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Report suggests some blood pressure treatments can lead to male osteoporosis


CHICAGO Researchers reported this week findings that those diuretics used to control blood pressure can also steal calcium from the bones and cause significant bone loss in men who take them.

Lionel Lim of Griffin Hospital, in Derby, Conn., who led the Archives of Internal Medicine study, discovered a direct correlation between use of the drugs and bone loss in men, finding that men who used the drugs the most had triple the bone loss of men who never used them, according to published reports.

Though osteoporosis is more common in women than men, as many as 2 million American men suffer from it.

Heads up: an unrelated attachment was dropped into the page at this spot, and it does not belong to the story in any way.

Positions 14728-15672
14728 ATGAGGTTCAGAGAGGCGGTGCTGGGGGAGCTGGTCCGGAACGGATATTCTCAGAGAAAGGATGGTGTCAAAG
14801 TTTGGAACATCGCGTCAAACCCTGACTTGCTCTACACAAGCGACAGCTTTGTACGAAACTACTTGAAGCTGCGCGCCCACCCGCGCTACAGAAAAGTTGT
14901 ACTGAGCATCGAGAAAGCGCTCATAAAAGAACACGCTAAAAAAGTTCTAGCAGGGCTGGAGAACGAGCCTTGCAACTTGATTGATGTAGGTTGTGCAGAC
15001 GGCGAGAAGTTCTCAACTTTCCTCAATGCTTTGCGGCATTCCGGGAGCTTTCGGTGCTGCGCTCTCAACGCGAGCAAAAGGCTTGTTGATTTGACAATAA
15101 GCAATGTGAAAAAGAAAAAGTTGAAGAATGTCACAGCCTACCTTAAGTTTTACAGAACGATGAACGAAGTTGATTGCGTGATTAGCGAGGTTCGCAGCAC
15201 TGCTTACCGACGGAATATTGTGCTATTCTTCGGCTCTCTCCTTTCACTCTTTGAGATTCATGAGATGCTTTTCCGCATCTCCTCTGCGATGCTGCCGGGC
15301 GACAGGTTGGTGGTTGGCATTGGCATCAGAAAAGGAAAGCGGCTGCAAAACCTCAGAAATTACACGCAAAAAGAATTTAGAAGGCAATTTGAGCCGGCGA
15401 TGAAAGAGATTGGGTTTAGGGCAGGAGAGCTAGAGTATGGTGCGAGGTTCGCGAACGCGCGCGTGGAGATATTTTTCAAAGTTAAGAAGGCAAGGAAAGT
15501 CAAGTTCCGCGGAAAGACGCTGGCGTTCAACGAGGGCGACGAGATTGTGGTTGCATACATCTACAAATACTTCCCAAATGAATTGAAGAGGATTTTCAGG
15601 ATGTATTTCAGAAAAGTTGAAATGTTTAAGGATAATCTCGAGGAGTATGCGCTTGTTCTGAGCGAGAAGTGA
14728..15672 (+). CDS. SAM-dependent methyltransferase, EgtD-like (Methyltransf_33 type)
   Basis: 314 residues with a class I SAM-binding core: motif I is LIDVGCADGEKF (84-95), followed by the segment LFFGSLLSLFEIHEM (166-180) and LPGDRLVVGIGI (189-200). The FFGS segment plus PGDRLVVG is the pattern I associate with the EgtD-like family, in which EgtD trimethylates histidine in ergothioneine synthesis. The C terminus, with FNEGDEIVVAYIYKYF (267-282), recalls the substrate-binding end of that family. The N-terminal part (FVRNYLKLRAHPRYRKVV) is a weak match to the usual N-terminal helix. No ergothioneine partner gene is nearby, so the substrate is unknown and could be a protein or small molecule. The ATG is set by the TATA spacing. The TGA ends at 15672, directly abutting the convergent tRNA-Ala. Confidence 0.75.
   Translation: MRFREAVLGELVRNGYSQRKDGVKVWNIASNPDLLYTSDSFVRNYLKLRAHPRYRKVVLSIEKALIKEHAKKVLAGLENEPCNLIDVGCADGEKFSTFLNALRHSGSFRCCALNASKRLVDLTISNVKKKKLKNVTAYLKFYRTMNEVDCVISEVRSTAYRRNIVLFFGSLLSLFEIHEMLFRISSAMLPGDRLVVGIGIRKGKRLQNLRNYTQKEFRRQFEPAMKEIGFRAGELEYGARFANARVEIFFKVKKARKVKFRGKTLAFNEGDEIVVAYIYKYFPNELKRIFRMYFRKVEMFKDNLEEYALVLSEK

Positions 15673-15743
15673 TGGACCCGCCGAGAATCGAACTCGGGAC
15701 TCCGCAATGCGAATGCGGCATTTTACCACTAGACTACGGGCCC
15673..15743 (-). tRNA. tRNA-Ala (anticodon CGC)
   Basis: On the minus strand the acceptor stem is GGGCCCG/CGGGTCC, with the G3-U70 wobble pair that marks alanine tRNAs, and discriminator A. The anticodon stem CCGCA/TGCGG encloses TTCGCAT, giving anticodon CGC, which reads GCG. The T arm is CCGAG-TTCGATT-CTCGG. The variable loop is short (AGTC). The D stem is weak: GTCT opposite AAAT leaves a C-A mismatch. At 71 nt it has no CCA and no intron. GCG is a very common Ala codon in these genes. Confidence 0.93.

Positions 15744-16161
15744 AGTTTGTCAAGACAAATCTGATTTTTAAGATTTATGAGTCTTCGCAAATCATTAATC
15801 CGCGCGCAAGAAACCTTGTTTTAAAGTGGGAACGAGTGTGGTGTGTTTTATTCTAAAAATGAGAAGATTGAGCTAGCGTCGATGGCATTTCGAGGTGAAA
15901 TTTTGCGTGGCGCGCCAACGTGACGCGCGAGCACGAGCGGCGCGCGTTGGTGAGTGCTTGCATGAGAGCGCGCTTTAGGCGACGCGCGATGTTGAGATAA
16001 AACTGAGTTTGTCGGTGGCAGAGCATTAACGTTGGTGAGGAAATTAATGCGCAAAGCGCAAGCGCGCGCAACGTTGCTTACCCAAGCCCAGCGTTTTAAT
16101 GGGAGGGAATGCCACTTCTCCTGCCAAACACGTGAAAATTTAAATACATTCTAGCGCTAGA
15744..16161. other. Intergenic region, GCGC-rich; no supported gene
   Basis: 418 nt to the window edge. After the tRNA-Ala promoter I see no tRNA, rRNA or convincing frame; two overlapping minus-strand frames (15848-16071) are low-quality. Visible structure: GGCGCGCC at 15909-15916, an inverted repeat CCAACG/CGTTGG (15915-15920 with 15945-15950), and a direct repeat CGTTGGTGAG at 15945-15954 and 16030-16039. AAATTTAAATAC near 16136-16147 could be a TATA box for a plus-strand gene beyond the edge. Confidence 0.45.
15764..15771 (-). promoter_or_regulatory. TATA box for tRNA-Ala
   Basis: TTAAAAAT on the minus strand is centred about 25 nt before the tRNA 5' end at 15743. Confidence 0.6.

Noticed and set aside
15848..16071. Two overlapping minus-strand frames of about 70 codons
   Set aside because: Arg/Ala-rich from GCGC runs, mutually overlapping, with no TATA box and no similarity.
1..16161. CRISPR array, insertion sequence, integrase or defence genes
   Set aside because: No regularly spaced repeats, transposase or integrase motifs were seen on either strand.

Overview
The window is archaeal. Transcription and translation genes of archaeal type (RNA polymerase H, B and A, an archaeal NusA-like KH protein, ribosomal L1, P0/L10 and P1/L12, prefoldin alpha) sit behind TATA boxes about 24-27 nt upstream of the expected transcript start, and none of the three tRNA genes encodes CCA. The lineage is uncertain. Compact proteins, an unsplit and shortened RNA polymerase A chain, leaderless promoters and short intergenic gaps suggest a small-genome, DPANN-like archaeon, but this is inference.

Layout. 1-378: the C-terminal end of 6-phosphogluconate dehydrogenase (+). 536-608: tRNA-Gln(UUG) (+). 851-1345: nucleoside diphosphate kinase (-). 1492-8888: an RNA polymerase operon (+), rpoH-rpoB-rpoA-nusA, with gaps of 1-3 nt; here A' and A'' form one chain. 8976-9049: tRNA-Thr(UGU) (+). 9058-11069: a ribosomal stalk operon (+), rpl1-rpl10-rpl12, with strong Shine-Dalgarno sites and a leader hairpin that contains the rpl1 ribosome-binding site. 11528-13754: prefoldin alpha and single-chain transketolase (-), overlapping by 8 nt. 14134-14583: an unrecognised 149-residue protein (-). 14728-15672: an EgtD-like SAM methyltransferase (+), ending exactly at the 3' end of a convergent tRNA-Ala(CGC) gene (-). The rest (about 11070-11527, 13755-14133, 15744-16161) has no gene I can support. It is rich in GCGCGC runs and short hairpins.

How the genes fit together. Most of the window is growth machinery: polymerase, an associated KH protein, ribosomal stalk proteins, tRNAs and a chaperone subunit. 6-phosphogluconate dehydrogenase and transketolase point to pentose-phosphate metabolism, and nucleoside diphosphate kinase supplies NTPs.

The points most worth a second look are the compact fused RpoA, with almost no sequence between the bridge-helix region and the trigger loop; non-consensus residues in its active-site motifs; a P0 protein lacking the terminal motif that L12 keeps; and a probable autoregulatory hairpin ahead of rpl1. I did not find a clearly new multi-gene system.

The drugs, including Lasix, and so-called loop diuretics are also sold under the generic name furosemide, work to lower blood pressure by removing water from the blood via the kidneys. The researchers suspect that calcium, too, is removed along with the water, leading to increased risk of breaking a hip or fracturing another bone.

Lim and his team examined nearly 3,300 men aged 65 and older, about 8 percent of whom had taken the drugs either regularly or from time to time. He warned doctors to keep an eye out for bone density problems in their patients.

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